Welcome back, Moa. Scientists say they have performed the first DNA-based reconstruction of the giant extinct moa bird using prehistoric feathers recovered from caves and rock shelters in New Zealand.
The researchers from the University of Adelaide and Landcare Research in New Zealand have identified four different moa species after retrieving ancient DNA from moa feathers believed to be at least 2500 years old.
The giant birds, measuring up to 2.5 meters and weighing 250 kilograms, were the dominant animals in New Zealand’s pre-human environment but were quickly exterminated after the arrival of the Maori around 1280 AD.
Ph.D. student Nicolas Rawlence from the University’s Australian Centre for Ancient DNA says until now, the scientific community has not known what the 10 different species of moa looked like. ”By using ancient DNA we have been able to connect feathers to four different moa species,” he says.
The researchers compared the feathers to others found in the sediments from red-crowned parakeets that are still living today, determining they had not faded or changed in colour. They then reconstructed the appearance of the stout-legged moa, heavy-footed moa, upland moa and the South Island giant moa.
“The surprising thing is that while many of the species had a similar, relatively plain brown plumage for camouflage, some had white-tipped feathers to create a speckled appearance,” Mr Rawlence says.
A co-author of the study, Dr Jamie Wood from Landcare Research, says it is likely that the drab colouring was driven by selection to avoid predation by the extinct Haast’s eagle, the largest and most powerful eagle in the world.
The research team also demonstrated that it is possible to retrieve DNA from all parts of the ancient feathers, not just the tip of the quill, as previously thought.
“This important finding opens the way to study DNA from museum bird skins while causing almost no damage to these valuable specimens, just by clipping a small part of a single feather,” says Dr Kyle Armstrong from the Australian Centre for Ancient DNA (ACAD).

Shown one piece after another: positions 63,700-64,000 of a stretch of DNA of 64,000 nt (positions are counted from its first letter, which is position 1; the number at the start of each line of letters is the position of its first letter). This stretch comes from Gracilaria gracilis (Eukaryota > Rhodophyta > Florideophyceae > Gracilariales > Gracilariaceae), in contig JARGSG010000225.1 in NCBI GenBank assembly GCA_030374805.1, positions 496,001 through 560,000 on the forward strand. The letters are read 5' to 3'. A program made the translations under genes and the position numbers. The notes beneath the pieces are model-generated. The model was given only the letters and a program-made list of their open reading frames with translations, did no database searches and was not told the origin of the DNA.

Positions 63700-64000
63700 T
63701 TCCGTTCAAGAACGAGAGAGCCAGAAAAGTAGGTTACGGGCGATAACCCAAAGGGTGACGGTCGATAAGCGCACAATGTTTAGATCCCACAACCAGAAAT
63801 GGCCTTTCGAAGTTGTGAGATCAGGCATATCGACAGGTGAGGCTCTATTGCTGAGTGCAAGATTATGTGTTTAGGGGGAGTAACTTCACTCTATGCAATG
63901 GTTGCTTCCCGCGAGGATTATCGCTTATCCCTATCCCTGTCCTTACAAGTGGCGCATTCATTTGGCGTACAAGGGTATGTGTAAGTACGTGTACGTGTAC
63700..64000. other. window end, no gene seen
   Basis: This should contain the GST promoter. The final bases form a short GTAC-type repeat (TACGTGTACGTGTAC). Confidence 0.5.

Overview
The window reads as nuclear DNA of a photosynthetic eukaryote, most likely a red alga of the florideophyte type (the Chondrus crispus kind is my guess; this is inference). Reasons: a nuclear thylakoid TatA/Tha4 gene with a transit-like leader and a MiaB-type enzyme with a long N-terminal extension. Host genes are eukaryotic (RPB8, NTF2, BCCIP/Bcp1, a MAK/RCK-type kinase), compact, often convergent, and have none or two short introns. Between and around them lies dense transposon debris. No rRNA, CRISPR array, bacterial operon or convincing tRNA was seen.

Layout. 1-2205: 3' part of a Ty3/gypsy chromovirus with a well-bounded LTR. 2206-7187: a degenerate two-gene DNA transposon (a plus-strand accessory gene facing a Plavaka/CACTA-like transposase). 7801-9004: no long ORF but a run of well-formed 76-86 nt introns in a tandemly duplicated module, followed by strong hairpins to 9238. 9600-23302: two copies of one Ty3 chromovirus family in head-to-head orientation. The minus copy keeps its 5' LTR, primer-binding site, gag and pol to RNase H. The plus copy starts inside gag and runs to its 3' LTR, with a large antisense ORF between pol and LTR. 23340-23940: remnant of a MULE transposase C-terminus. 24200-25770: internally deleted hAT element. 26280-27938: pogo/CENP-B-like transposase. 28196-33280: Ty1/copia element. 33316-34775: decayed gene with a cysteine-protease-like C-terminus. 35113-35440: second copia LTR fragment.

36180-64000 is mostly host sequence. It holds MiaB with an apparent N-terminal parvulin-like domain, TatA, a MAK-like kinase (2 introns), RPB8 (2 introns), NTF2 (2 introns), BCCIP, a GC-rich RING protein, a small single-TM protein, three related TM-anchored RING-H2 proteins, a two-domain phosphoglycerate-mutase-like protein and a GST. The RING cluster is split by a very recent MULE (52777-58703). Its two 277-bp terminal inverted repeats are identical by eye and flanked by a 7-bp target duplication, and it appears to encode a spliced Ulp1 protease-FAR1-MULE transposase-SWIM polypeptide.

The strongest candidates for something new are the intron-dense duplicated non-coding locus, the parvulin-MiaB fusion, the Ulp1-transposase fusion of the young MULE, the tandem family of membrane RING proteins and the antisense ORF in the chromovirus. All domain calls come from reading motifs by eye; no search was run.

ACAD Director Professor Alan Cooper says this finding suggests it may be possible to reconstruct the appearance of other extinct birds using feathers from fossil deposits.
“There are so many enigmatic extinct species that it would be great to see ‘clothed’," Professor Cooper says.
Their findings were published today in the Proceedings of the Royal Society of London Series B.
- PHYSICAL SCIENCES
- EARTH SCIENCES
- LIFE SCIENCES
- SOCIAL SCIENCES
Subscribe to the newsletter
Stay in touch with the scientific world!
Know Science And Want To Write?
- The Serious Physics Of Super Balls
- Enjoy Sugar Again: High Carb Diet On Par With Caloric Restriction In Boosting Health
- Will Female Viagra Be An FDA Boner?
- Grading The President's Strategy To Promote Bee Health
- Mystery Of Morgellons - Disease Or Delusion - Scientific Hypothesis Of Connection With Lyme Disease
- Machine Learning And Big Data Is Changing Sports
- Could Better Psychology Tests Have Predicted The Germanwings Suicide Crash?
- "If she could do the tests herself, and it was beyond reproach, she'd probably have been published..."
- "A huge problem most of us are facing is being unable to find a doctor that will go against cdc..."
- "Hi Roman, I know you are trying to help. Sounds a good tip - if it works for you, great. With..."
- "A journalist makes $35K so ordinarily I would say that's pretty terrible for doing all that work..."
- "I am more concerned about women eating genetically modified corn and then breast feeding.  ..."